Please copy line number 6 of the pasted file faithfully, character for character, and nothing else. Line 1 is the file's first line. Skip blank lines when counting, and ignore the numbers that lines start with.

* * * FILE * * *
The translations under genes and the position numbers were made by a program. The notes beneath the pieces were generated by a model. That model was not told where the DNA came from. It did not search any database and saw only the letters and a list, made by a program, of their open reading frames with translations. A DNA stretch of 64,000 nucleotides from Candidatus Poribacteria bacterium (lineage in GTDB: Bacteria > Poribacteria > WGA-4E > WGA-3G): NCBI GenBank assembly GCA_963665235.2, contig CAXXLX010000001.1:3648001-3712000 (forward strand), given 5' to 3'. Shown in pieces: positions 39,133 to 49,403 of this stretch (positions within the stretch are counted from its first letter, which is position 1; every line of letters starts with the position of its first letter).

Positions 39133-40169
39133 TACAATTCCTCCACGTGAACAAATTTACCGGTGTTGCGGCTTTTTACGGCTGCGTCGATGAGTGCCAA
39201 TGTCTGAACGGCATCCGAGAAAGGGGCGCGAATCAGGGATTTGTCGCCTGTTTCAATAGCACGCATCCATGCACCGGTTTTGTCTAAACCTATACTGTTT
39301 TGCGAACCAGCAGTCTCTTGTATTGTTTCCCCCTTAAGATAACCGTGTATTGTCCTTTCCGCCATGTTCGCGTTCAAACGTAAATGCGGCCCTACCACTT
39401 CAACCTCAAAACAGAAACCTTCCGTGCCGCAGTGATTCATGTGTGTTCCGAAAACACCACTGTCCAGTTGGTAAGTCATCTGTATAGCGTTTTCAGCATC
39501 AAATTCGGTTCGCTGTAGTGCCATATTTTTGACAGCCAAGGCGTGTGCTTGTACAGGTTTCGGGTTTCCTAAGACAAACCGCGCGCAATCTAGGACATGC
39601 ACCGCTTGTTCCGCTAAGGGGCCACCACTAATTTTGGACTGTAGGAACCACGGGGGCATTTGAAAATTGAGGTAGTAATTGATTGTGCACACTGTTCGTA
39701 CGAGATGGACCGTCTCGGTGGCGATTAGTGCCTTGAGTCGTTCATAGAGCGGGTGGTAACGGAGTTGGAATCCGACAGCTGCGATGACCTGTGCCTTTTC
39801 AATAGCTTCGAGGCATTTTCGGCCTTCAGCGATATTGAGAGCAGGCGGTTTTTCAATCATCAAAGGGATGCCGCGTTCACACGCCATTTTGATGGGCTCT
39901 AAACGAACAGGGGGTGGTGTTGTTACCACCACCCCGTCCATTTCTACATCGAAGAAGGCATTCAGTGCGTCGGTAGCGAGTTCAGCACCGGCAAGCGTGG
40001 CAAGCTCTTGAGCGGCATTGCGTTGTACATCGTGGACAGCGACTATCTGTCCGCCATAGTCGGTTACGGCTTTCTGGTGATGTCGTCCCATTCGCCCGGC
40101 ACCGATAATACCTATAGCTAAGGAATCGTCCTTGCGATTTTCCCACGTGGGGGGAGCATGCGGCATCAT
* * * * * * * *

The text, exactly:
39401 CAACCTCAAAACAGAAACCTTCCGTGCCGCAGTGATTCATGTGTGTTCCGAAAACACCACTGTCCAGTTGGTAAGTCATCTGTATAGCGTTTTCAGCATC